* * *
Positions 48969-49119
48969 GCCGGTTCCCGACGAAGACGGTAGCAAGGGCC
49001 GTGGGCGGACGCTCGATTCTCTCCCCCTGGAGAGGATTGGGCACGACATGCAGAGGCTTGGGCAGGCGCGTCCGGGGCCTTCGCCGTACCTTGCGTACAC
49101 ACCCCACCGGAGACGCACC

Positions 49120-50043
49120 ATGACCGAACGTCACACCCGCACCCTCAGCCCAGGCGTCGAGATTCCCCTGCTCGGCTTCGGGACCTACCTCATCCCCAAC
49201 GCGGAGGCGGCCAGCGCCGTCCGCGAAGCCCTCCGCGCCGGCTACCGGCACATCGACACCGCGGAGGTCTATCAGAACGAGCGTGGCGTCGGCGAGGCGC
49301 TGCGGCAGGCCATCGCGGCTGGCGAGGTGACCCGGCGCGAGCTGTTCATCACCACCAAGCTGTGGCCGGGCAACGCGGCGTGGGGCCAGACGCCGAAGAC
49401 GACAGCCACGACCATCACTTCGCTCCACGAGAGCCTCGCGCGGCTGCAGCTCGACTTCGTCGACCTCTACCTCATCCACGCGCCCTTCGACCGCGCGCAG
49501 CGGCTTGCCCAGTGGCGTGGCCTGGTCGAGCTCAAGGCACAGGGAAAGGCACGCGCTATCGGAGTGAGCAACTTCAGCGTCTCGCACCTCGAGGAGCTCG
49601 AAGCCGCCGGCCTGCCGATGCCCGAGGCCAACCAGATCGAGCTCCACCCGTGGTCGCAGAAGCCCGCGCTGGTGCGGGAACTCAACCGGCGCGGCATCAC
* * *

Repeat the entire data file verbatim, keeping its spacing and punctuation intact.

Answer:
Positions 48969-49119
48969 GCCGGTTCCCGACGAAGACGGTAGCAAGGGCC
49001 GTGGGCGGACGCTCGATTCTCTCCCCCTGGAGAGGATTGGGCACGACATGCAGAGGCTTGGGCAGGCGCGTCCGGGGCCTTCGCCGTACCTTGCGTACAC
49101 ACCCCACCGGAGACGCACC

Positions 49120-50043
49120 ATGACCGAACGTCACACCCGCACCCTCAGCCCAGGCGTCGAGATTCCCCTGCTCGGCTTCGGGACCTACCTCATCCCCAAC
49201 GCGGAGGCGGCCAGCGCCGTCCGCGAAGCCCTCCGCGCCGGCTACCGGCACATCGACACCGCGGAGGTCTATCAGAACGAGCGTGGCGTCGGCGAGGCGC
49301 TGCGGCAGGCCATCGCGGCTGGCGAGGTGACCCGGCGCGAGCTGTTCATCACCACCAAGCTGTGGCCGGGCAACGCGGCGTGGGGCCAGACGCCGAAGAC
49401 GACAGCCACGACCATCACTTCGCTCCACGAGAGCCTCGCGCGGCTGCAGCTCGACTTCGTCGACCTCTACCTCATCCACGCGCCCTTCGACCGCGCGCAG
49501 CGGCTTGCCCAGTGGCGTGGCCTGGTCGAGCTCAAGGCACAGGGAAAGGCACGCGCTATCGGAGTGAGCAACTTCAGCGTCTCGCACCTCGAGGAGCTCG
49601 AAGCCGCCGGCCTGCCGATGCCCGAGGCCAACCAGATCGAGCTCCACCCGTGGTCGCAGAAGCCCGCGCTGGTGCGGGAACTCAACCGGCGCGGCATCAC